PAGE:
Shooting For Glory

There are very few examples of athletes who have competed in both the Olympic and Paralympic games. To be precise, or as precise as Wikipedia can be, there have only ever been 15 athletes who have represented their countries in both competitions and none who have done it so many years later. Damien Letulle aims to be number 16, and the first on the list to do it with the help of Active Hands!

Back in 1996, Damien Letulle was the 23 year old rising star of French archery. Finishing 3rd at the European Championships in both the individual and team events solidified his place in the squad for the Olympic Games held in Atlanta that same year. And although he ended the Games without a medal, he climbed to number 26 in the world and had his sights firmly fixed on Sydney 2000.

However life had other plans, and the very next year, shortly after claiming the title of French Olympic archery champion, Damien suffered an accident that saw him break his neck, spend over a month in a coma and wake up as a tetraplegic.

I sat on a skydome on the roof terrace of Insep (the French National Institute of Sport, Expertise, and Performance).It broke and I fell 5 meters down. I kept mobility in the arms, but not in the hands.

After losing the use of his hands and spending over a year in a rehabilitation centre, Damien decided to retire his bow and leave behind the world of competitive sport, moving back to Cherbourg. There he would spend years embarking on various sports-related ventures; everything from creating his own sports media website, to becoming an advisor to top athletes. This latter role saw him gradually return to the archery circuit as he acquired his state certificates, became a youth coach at his local club and eventually club president. Once again though, Damien felt that a change was necessary, and in 2018 he and his wife moved from the banks of The Channel to the west coast town of Saint-Nazaire.

But the archery bug that had infected him ever since he first picked up a bow at the age of 9 was still there all these years later, and so he teamed up with an engineering friend to create a specially adapted bow that fires arrows via a chin operated release system. As far as holding onto the bow was concerned, the solution to that was far simpler, an Active Hands General Purpose gripping aid!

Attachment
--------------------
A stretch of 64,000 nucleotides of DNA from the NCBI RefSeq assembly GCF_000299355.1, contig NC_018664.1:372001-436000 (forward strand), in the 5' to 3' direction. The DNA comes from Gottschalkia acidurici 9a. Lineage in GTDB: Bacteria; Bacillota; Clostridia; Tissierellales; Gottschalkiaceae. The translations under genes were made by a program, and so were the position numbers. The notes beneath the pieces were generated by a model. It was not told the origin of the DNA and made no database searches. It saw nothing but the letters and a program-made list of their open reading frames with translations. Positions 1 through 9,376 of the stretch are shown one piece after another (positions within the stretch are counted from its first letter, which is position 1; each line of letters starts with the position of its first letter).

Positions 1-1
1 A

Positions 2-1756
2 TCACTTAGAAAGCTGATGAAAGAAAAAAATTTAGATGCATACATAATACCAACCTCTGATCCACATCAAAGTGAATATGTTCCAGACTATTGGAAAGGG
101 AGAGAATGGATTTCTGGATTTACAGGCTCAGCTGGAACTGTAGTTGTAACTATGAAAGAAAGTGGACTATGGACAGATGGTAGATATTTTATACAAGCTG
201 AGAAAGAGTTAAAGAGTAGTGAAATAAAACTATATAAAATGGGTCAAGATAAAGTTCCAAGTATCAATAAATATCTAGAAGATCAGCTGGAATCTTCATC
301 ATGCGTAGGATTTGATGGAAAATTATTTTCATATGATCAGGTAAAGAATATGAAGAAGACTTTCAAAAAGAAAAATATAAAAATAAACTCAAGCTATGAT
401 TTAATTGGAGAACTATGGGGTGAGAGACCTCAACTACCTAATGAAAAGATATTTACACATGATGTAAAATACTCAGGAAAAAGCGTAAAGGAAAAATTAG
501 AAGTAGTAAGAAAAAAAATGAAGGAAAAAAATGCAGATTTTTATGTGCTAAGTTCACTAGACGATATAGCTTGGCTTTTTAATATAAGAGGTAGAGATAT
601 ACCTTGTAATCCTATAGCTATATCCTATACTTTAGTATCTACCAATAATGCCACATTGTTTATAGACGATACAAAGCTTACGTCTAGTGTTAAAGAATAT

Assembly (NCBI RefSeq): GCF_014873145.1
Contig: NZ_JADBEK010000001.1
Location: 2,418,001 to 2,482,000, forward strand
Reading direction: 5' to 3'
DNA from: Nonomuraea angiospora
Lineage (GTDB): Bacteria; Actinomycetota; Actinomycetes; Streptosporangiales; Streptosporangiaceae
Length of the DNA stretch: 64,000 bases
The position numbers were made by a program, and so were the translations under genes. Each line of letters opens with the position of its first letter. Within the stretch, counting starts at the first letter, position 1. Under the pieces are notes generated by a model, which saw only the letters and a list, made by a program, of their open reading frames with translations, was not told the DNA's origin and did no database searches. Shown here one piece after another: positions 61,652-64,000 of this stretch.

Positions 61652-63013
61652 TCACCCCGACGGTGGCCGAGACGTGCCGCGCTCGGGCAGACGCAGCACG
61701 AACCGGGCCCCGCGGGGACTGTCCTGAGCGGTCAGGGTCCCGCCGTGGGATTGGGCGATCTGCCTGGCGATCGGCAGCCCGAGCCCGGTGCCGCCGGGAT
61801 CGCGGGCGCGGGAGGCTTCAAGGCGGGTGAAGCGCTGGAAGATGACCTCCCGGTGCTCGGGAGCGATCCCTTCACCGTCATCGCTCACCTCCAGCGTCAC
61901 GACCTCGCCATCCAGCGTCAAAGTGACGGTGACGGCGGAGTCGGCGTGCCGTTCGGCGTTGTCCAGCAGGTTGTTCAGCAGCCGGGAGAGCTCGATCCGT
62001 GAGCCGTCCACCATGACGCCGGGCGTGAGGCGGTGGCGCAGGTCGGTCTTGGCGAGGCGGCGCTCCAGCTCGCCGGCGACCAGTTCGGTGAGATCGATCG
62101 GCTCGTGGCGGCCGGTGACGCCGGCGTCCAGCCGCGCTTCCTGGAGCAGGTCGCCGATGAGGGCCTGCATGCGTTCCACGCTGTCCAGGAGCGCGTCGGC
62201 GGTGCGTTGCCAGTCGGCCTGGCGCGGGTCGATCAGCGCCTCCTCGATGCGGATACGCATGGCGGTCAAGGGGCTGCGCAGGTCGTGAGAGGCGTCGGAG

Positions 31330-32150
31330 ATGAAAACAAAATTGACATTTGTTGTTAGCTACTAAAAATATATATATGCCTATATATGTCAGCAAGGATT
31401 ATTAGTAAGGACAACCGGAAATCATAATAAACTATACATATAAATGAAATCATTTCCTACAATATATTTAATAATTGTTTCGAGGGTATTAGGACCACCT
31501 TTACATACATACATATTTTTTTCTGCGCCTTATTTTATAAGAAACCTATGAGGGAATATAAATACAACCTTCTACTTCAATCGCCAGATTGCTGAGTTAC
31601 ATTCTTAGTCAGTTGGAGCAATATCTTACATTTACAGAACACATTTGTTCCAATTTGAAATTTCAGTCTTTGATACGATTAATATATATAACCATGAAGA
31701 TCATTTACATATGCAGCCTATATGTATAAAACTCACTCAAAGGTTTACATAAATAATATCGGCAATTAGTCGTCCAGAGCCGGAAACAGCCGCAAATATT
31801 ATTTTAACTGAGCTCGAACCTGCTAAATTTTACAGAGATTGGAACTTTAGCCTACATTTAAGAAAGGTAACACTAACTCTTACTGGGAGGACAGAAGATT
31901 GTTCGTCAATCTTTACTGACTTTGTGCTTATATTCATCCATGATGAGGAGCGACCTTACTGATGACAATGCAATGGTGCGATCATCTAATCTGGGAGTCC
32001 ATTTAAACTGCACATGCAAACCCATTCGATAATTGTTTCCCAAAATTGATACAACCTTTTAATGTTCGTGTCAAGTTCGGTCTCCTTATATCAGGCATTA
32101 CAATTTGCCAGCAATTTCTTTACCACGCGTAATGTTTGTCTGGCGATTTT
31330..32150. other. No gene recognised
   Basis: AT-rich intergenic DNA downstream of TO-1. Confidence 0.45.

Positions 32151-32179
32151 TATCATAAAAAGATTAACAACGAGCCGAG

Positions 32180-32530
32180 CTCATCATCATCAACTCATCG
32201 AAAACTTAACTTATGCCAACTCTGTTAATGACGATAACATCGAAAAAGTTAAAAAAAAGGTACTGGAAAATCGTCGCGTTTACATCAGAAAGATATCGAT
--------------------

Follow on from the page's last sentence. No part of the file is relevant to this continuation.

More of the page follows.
As soon as Damien slipped the aid over his hand and tightened it around his bow, it felt both secure and comfortable. Gripping the bow like this felt completely natural, and he knew he had found the right aid to allow him to rekindle his love of archery. It was time to pay a visit to the local club; the Nazarite Archers.

Despite having not fired an arrow in some 20 years, the sensations and abilities quickly come back, and Damien soon draws a lot of attention to himself. Not content with simply competing for fun, his desire for high level competition quickly emerges and he begins to dream of the Paralympics.

Damien with his archery kit

“I first thought of Paris 2024, especially since the archery competition will be held at the Invalides where I spent a year in rehabilitation. It would be a great opportunity to complete the loop.”

However, after a string of successful events and with support from his former Olympic teammates, Damien begins to wonder if it is not too late to qualify for Tokyo. So he sets his sights on attending the selection camps and qualifying via a TQO (Olympic Qualification Tournament), which he himself admits will be tough, as he has quickly learnt that the level of excellence needed to qualify for the Paralympics is just as high as the level he needed to qualify for the Olympics all those years ago.

“There will be a continental TQO at the European Championships in Olbia.I will have to win to qualify for Tokyo.Otherwise, there will be a global TQO in Prague that will only be accessible to nations with no quota in the category.It will be necessary to be at least a finalist.”

To go from Olympic athlete in 1996 to Paralympic athlete in 2020/2024 would be a truly remarkable feat for anyone to achieve. Damien is dedicated to achieving this dream and sees the willpower and enthusiasm necessary to deal with the everyday demands of spinal injury as huge assets in this. He currently trains for hours every day at the Nazarite Archers club, as well as travelling to Carquefou in order to train at the official 50m Olympic and Paralympic distance. And each and every time he aims his bow and fires an arrow, Active Hands is there with him.

Damien competing in archery before and after his accident

“It [is] a real pleasure that Active Hands can accompany me in this new adventure.”

Gareth Herridge